Many of us can breathe easier now that we've ridden out the Fiscal Cliff. You may recall that the tax law changes were billed as largely restricted to those uppermost income brackets. According to this narrative, the "average" person would not see a rise in income taxes.
However, average trust beneficiary isn't necessarily a rich person, but inheritance trusts seem to one of those things quietly hit with higher taxation under ATRA 2012.
As reported in a Forbes article titled "Tax Hikes Hit Trusts Hard, Beneficiaries Pull Money Out," the new tax laws are affecting income to trusts. This new taxation has everything to do with the capital gains tax that recently jumped from 15% to 20%, plus an extra 3.8% for the Medicare surtax under Obamacare. Taken together, this tax increase adds up to a whopping 8.8% on profits held in trusts.
This gets even worse. The trust and the beneficiary pay separate taxes on the income gain in the trust and the income distributed to the beneficiary. This new increase seems to be pushing a number of beneficiaries toward "reconsidering" the trust itself.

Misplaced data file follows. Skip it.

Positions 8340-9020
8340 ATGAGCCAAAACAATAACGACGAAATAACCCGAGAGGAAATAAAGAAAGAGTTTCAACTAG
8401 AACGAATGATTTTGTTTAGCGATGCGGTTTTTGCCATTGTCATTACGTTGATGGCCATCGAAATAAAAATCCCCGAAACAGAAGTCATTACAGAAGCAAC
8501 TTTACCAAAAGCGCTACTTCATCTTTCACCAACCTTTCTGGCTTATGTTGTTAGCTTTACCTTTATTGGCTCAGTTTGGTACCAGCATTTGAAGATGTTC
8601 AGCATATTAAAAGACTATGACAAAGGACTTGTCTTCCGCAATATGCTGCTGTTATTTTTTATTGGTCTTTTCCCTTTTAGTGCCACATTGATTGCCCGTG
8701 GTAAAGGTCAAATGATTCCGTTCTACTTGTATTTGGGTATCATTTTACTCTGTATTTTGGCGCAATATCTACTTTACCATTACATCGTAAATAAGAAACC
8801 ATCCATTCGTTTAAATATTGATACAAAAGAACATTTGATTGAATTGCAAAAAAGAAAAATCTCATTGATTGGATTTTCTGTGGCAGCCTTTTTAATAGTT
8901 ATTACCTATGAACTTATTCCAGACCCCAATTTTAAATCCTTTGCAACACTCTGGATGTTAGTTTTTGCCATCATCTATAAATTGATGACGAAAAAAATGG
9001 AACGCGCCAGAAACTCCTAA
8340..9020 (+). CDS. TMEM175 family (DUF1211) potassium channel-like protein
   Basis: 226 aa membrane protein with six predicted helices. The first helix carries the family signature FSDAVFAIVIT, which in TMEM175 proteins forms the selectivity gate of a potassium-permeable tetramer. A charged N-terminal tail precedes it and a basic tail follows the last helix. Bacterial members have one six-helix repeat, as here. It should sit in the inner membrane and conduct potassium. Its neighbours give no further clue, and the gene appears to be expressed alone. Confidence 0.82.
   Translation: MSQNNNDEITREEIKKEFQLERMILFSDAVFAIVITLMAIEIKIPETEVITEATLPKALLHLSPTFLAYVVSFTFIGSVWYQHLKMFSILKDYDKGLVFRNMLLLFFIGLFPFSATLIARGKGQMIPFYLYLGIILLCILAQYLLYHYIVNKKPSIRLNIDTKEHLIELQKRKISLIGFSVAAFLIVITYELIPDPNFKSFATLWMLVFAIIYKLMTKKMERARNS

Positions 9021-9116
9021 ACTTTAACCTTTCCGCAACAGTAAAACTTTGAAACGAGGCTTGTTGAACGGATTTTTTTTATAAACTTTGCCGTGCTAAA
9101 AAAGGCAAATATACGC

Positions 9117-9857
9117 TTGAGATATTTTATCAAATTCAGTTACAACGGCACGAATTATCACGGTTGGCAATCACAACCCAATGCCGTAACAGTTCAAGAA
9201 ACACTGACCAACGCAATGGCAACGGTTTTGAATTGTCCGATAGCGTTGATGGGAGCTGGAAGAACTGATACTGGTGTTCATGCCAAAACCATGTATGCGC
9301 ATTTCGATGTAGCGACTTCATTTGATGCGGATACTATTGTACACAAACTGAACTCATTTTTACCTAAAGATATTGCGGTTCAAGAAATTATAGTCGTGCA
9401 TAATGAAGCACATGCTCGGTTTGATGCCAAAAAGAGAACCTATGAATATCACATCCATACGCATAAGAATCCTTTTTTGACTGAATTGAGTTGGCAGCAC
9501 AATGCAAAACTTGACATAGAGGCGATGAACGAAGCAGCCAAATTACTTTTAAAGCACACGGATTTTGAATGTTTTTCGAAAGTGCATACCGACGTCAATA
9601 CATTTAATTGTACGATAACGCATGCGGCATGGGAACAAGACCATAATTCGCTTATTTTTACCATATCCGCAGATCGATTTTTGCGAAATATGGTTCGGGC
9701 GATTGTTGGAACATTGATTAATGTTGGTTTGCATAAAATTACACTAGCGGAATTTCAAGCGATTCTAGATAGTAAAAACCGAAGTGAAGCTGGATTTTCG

Regardless, it's important to consider all of the positives when it comes to trusts, especially since some many beneficiaries fall fully into the "middle class." For example, trusts can protect inheritances from and for their beneficiaries. These protections include from squandering, divorces, lawsuits and even bankruptcies. Besides, do most folks want to disinherit their grandchildren in favor of their in-laws? Yes, trusts can help avoid that unintended consequence, as well.
Are you a trust beneficiary? Keep a close eye out on taxes affecting you and your trust as changes inevitably occur in the future.
Reference: Forbes (January 9, 2013) "Tax Hikes Hit Trusts Hard, Beneficiaries Pull Money Out"